In 1974, students from the Holmes Elementary School in Dorchester wrote essays expressing their feelings about court-ordered busing.
Below, listen to some of the essays being read by the students that wrote them, and click the thumbnails of the essays to read them in full.
"If I were to be bused, I might not know what to do. I would be scared. I would not know where to go or what to do, or what neighborhood I would be in. I would not know anything."
"I heard some kids say there were riots every day. I was unafraid about getting beat up because I could fight. I felt worried about integration because last year the white kids threw rocks at the buses that the black kids were riding."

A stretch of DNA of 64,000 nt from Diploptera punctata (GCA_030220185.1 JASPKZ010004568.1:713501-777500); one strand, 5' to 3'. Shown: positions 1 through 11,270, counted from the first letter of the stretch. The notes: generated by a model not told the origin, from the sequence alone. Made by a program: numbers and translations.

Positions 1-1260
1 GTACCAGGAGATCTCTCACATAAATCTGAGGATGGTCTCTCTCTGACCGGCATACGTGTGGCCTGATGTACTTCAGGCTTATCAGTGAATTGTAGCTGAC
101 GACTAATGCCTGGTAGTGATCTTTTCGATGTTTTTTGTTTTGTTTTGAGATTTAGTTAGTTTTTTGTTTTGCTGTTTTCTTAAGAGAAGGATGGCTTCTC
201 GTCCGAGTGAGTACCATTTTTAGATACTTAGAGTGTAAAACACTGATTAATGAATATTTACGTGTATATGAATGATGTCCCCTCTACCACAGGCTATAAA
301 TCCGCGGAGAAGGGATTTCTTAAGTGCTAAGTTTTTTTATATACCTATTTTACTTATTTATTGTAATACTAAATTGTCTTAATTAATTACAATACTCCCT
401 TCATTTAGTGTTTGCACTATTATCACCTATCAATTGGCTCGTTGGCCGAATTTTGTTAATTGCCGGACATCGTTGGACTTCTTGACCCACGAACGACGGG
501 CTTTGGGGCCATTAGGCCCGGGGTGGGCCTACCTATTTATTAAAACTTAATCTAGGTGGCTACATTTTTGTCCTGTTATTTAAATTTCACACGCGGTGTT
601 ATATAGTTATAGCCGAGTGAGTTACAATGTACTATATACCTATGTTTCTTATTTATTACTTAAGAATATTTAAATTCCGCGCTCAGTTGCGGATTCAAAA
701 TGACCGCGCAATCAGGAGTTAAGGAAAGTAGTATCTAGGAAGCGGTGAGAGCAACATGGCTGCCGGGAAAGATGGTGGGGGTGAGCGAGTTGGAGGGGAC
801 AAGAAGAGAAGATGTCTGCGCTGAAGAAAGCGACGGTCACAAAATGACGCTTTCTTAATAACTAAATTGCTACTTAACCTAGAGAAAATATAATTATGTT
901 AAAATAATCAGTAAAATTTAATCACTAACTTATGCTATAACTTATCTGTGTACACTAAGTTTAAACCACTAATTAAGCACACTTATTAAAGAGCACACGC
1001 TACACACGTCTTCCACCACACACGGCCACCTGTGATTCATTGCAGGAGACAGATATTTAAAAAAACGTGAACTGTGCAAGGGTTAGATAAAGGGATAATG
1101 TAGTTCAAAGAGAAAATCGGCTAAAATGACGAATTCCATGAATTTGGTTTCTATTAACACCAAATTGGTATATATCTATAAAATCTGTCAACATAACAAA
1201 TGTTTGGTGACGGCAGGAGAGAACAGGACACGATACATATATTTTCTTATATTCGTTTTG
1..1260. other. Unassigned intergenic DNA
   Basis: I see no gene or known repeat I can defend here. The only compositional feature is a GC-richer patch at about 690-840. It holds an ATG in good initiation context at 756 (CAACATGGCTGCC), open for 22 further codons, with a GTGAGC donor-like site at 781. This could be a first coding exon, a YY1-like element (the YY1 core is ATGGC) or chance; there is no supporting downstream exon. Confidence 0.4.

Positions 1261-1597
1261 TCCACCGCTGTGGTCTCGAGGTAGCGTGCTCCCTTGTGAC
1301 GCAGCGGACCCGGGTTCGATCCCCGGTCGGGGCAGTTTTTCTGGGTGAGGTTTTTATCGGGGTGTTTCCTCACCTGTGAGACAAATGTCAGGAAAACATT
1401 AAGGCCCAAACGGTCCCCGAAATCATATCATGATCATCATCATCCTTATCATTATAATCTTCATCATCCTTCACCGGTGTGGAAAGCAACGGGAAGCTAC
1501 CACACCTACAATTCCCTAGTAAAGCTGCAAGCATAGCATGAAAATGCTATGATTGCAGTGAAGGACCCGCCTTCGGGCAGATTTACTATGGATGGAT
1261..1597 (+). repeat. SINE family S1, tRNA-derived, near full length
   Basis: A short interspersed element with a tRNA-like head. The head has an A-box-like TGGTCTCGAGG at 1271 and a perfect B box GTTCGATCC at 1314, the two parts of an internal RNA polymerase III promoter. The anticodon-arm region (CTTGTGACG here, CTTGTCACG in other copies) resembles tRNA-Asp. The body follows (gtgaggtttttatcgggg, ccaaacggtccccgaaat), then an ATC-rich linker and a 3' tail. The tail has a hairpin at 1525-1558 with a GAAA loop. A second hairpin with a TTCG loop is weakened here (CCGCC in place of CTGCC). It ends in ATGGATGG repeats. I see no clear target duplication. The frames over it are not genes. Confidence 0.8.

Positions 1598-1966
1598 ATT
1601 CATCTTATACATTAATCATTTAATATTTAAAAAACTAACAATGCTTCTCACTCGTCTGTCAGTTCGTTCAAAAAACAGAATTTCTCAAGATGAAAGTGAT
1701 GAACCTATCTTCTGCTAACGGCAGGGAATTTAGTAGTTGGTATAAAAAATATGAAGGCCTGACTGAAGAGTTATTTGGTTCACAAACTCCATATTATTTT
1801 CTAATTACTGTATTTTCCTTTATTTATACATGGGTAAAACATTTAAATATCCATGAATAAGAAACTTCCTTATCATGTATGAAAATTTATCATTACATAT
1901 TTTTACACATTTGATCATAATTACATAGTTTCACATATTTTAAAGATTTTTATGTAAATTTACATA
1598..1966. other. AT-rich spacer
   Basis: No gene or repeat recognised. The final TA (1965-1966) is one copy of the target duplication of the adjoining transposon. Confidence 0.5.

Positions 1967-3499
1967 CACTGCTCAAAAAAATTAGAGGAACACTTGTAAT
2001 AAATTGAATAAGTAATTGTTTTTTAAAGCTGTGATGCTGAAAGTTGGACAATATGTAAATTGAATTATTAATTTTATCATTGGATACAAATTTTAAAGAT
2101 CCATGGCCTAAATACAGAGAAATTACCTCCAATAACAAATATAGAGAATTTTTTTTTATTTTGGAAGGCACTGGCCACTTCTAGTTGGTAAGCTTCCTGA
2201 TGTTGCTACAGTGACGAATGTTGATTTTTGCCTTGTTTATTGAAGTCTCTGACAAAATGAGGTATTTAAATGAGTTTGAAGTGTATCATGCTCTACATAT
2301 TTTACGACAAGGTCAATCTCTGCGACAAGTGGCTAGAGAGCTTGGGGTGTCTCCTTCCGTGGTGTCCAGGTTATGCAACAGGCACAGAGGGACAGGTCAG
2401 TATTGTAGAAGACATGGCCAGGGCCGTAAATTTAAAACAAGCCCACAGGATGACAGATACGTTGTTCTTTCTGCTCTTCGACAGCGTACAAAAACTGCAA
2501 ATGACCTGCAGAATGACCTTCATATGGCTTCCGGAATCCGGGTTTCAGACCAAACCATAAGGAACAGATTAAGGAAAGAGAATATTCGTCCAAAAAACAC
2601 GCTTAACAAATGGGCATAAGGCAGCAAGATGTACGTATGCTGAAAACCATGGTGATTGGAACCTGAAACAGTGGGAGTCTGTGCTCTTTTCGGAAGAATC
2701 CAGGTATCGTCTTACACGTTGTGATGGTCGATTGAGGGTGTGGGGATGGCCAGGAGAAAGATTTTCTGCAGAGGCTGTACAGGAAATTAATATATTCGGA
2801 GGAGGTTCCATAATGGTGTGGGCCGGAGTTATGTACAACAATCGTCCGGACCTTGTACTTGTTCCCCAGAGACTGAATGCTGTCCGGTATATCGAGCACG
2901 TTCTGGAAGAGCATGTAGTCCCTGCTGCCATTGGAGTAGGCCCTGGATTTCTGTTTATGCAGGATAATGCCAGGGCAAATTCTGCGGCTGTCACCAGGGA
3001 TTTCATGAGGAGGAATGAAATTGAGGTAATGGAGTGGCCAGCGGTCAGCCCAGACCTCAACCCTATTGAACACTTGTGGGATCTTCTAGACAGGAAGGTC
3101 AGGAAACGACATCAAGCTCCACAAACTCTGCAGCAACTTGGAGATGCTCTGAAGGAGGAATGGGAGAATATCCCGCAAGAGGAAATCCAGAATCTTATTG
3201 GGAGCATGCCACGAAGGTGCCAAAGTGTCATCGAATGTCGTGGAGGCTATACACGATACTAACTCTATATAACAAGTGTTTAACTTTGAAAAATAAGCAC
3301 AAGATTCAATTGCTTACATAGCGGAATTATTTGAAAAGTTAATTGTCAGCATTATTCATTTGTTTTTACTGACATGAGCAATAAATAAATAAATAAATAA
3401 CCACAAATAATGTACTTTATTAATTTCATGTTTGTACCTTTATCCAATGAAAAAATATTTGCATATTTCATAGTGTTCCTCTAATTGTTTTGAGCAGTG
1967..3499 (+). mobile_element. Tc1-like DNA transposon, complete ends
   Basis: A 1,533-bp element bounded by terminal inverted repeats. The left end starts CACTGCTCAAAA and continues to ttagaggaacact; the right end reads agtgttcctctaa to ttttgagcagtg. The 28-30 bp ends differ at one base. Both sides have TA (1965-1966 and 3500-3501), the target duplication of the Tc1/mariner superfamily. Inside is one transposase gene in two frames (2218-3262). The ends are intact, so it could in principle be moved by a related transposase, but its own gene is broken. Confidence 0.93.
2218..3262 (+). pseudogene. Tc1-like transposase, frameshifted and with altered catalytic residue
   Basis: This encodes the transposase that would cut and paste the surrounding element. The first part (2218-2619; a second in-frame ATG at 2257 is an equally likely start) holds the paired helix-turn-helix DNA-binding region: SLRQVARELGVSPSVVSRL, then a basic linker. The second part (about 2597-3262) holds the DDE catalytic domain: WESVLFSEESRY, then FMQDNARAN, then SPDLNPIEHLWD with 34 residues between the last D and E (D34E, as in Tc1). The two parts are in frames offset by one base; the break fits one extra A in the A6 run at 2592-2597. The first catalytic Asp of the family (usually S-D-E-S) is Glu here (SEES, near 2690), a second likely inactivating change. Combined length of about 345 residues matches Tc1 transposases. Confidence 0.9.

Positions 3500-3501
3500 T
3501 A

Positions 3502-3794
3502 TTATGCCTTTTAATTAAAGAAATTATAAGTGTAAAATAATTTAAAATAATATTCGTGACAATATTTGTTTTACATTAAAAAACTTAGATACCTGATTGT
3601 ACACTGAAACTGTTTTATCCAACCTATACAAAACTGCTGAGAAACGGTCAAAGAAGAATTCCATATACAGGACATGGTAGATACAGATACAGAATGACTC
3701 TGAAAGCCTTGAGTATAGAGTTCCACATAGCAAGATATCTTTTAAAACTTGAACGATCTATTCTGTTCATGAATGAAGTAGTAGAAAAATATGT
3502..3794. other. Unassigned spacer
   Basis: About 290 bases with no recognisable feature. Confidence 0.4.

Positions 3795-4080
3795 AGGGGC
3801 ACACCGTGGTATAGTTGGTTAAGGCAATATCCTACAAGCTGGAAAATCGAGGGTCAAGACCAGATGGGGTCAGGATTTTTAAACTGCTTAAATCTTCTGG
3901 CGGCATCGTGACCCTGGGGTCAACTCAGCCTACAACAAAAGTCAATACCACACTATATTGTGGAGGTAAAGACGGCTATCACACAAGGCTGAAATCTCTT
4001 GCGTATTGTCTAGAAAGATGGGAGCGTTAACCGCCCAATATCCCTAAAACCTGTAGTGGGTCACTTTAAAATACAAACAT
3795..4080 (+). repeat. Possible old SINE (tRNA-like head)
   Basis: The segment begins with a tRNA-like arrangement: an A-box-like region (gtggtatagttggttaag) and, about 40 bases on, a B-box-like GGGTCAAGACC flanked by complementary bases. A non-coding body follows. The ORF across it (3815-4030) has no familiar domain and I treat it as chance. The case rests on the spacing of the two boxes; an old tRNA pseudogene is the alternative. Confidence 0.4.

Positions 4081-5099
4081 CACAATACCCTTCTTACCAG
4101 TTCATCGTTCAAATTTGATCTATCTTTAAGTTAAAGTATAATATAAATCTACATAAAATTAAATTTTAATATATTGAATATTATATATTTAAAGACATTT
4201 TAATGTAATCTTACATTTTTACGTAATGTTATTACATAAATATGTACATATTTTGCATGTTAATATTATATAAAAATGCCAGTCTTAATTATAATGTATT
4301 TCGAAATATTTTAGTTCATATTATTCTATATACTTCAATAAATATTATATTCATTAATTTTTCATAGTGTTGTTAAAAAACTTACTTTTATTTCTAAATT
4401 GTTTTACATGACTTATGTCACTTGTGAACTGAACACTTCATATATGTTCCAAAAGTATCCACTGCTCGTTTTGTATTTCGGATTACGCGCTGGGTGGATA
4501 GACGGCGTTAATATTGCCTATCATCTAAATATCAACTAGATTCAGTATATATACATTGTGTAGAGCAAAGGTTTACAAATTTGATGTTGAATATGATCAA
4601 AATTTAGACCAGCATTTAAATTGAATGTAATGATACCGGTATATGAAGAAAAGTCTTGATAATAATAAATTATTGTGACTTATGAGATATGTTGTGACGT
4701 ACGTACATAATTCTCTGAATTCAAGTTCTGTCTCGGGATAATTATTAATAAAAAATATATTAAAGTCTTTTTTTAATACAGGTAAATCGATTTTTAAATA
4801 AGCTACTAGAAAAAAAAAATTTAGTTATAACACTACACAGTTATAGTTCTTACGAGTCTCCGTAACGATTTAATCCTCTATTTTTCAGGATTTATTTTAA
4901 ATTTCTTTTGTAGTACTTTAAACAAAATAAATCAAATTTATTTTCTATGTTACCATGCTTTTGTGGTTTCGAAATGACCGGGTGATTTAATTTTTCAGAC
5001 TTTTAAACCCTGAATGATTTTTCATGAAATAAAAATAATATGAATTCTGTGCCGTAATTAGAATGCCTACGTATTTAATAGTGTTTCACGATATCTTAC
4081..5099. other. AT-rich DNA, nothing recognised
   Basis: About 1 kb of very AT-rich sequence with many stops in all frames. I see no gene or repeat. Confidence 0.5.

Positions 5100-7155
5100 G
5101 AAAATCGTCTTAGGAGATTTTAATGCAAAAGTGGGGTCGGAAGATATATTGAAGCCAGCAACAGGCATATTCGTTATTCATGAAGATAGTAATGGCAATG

"Horace was my first friend, until I started talking to another boy named Alfred. Surprisingly enough, both of them were blacks, but as it turned out they were both good friends."
"When I first heard the word integration, I wasn’t sure what it meant. But when I discovered the meaning I didn’t care about being integrated because I had experienced it in the John Marshall."
"One day on the news I heard about all of the being stoned. I really got scared, and I didn’t want to be bused. Then I got my notice that told me I was going to the Holmes. I was relieved, because the Holmes School was right around the corner from my house."
"I’m hoping for a happy, peaceful year, and I think I’ll have one in the seventh grade but in high schools like Roxbury, English, Hyde Park, and South Boston, they won’t."
"I think that when they brought up integration, they picked the wrong place. Perhaps South Boston ruined the whole idea. But here at the Holmes, both races get along fine."